On January 4, 2016, Windy started the project that she’s now known for: The Year of Knots. “Most macramé is comprised of the same two or three knots over and over again,” she told us. “And that is why most macramé being done today looks so similar to everyone else’s. Because there’s only so much you can do with two or three knots. One day I woke up and realized that I needed to learn more knots, and that was the way my work could begin to speak for itself and more clearly reflect who I am.”
Windy taught herself a new knot every day throughout 2016. When she was finished with the knot, she photographed it, posted it to Instagram, and nailed it to the wall. “It wasn’t until two or three months into [the project] that I realized that the work was going to become a single piece of art.” Windy’s Instagram following grew as people tracked her progress. When the project finished, she had several publishers interested in a modern knotting book, a fine art gallery interested in hosting a solo show, and Facebook approached Windy about creating a second edition of The Year of Knots on their campus. It seemed Windy’s unique aesthetic and the ritual of the project had struck a chord and resonated deeply.
One could argue that Windy’s circuitous path is visibly present in her art, as though her life’s journey is translated into the fibers of her installations—wandering, meandering, and resisting stasis with every curve. Perhaps that is one of the things that is most compelling about her art, the way it almost beckons to us, giving us permission to iterate, explore, and reshape our very existence again and again, just as Windy so bravely continues to do.
“We like to say, ‘It all happened in a flash,’ but, really, I feel that for the previous couple of years I had been laying the groundwork: taking classes, building a little bit of confidence… I wasn’t forcing the project to come out of me, but there was something about my mindset that allowed the project to emerge. And I had set up my life in such a way that I was totally open to whatever was going to happen. I was literally following my muse and letting my creativity take whatever path it wanted to.”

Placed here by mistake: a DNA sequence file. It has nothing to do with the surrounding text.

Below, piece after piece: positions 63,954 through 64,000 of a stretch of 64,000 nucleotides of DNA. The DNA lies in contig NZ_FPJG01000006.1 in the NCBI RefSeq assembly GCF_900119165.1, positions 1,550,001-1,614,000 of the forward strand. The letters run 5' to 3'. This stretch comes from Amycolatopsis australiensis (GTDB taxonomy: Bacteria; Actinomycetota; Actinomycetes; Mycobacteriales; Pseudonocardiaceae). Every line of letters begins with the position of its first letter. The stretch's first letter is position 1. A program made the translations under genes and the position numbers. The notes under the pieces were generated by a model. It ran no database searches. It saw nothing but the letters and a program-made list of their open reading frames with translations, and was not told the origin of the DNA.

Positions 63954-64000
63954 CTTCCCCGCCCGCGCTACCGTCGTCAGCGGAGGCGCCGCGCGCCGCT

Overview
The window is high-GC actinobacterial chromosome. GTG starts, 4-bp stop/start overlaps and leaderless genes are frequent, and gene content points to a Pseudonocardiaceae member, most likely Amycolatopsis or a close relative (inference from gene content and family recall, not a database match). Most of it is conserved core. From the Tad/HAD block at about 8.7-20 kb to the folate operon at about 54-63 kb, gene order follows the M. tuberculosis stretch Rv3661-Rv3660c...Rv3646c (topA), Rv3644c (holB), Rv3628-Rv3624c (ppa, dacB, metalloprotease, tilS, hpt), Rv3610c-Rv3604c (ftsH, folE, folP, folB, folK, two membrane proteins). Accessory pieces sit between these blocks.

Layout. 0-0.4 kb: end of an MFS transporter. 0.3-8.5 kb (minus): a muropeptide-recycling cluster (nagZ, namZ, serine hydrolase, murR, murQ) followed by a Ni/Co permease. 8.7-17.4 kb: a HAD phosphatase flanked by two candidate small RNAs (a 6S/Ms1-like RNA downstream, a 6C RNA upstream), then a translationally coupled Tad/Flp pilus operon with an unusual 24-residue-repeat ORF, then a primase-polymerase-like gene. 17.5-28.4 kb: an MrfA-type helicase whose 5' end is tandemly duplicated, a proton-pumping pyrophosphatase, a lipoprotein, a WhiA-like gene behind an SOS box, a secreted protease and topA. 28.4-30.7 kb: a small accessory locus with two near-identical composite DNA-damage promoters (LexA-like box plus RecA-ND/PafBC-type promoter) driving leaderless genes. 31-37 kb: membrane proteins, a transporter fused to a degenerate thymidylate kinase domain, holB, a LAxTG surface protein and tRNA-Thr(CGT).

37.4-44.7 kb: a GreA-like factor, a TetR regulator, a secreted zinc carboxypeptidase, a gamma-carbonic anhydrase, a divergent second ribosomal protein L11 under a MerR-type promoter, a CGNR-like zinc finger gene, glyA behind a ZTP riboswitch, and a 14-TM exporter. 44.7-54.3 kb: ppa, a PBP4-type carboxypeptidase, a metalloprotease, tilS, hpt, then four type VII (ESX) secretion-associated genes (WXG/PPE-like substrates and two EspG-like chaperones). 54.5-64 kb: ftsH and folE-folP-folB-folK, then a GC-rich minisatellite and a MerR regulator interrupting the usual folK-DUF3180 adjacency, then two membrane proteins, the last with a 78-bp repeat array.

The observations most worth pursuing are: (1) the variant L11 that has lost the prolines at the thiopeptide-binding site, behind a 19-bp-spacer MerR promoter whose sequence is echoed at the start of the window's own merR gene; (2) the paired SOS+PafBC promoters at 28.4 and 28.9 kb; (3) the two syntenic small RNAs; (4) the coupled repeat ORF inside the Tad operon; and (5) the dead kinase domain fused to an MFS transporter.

Chelsea: Have you found that your work has been impacted by having a studio?
Windy: Oh yeah, that is such a good question. Nobody ever asks that, but it’s HUGE. Because it has made me take it more seriously – not only because I’m paying rent. I mean, that’s just a little part of it. But this is my place. This is my space where I make all the rules. I treat it like a job; I come here five days a week. The work has been very free. I’m very in my element. And I’ve gotten a ton of commissions and projects. Something about being in my own space has been very fertile. It’s brought work to me, while also allowing me to make new bodies of work to put out into the world.
Chelsea: Did your parents consider themselves artists?
Windy: Uh-uh. No. They were pretty traditional Chinese parents. My dad is a military man. So were my grandfathers. My dad would do woodworking on the weekends, and my mom was a homemaker. Nobody really did art except my grandmother, who I am named after, so that’s kind of nice. She had never done it full-time either. They were all weekend warriors.
Chelsea: What medium did your grandmother work in?
Windy: She was a painter, and she did the most beautiful petit point. She and my father had the most beautiful design sense. I get that from my dad’s side.
Chelsea: Do you still have some of her paintings?
Windy: I have all of her petit point. I made sure that I got them all when she passed, and they’re all hanging up in my home. I wish I could show them to you.
“I get all my rope from a supplier in Ohio. I would have bought it locally if I could have, but men are so awful to women who want to buy rope. You have to go to a rigger or maritime supply shop to get quantities of rope, and they are not friendly. (And I’m not the only one who has had that experience.) So I buy it online.”
Five Things I Learned From Windy:
- You don’t have to have your next step lined up before you release your current project. In fact, sometimes you can’t see what’s next unless you free some space in your brain and some time in your day.
- Don’t assume that certain paths come with certain parameters. Is there a way to do the parts of something that you love without having to do the pieces you dislike? (Perhaps this means you have a different customer or create a slightly different kind of product.)
- First you must perfect your craft. Then you must find ways to make your work completely original, unlike anything anyone else in your space is creating. The best way to ensure that you do this is to expand your vocabulary within your art.
- A big life change can literally happen by creating one small thing each day.
- You must ready your mindset and prepare your life for the “big fish” ideas. Lay the groundwork. And know that you can’t force a big fish to appear. But when you do see it, be ready to recognize it and catch it right away.